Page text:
Come with me now to the world of science and journey with me into the realm of the really, really small, and the really really weird.
I'm talking nano-particles and nanobots.
I am not a luddite, but that doesn't mean that even where some new technology created in the world of science which shows great promise for lots of things, I believe we should just race ahead and set it loose on ourselves and our world.
Lord knows, we've done that enough times to learn from our mistakes, but then we don't.
Nanotechnology is not like brand new. It may already be in your sock drawer and who knows where else. The problem is we don't really regulate such things and we don't really know what the dangers out there are...when, for example, you are dealing with some things which just sail past the blood brain barrier...when, for example, you are dealing with some things that can linger in the environment for who knows how long, and maybe could turn all life forms to a gray goo mess.
Meanwhile nano-particles aren't just in your sock drawer they are in your food.
And it isn't like we haven't know of the dangerous part of this rush to the future for a while. As the International Institute of Concern for Public Health pointed out almost two years ago:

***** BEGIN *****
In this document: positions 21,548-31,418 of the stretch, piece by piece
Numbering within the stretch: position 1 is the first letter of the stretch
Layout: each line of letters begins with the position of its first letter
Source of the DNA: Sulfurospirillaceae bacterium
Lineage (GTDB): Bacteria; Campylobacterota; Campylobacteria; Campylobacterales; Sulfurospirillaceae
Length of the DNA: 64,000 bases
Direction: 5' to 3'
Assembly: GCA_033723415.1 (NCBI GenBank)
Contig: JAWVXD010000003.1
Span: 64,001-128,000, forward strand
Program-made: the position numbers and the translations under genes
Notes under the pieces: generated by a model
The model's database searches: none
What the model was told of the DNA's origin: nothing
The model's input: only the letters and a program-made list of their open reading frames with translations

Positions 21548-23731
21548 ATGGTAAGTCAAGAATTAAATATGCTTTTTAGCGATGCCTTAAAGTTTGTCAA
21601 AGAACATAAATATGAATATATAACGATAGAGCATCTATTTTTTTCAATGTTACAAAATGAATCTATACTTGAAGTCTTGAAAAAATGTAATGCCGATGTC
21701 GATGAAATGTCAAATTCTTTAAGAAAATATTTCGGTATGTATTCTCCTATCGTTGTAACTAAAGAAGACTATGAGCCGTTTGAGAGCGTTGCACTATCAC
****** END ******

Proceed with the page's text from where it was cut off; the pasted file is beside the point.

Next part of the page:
Research done by Prof. Richard Handy at the University of Plymouth demonstrated that titanium nanoparticles in the fish brain have some parallels to the effects of mercury in the brain. Prof. Handy also said that these nanoparticles might not enter and leave the body but could, instead, build up inside of you.
According to a study published in the journalNanotoxicology, carbon nanoparticles can smash the cellular barriers in the parts of the kidneys that produce urine. This lets toxins that are supposed to be flushed out of the body get into the bloodstream while essential nutrients could be eliminated from the body.
A 2005 Environmental Science and Technology study showed that zinc oxide nanoparticles in lab tests were toxic to human lung cells even at low concentrations.
Other studies have shown that 15 nanometer-size particles killed liver and brain cells from rats.
Nanotechnology should not be confused with molecular nanotechnology (MNT) a still theoretical science dedicated to manufacturing products from the atom up through use of nanoscale machines. MNT is spearheaded by physicist Dr. Eric Drexler, who coined the term, "nanotechnology" and later, "molecular nanotechnology."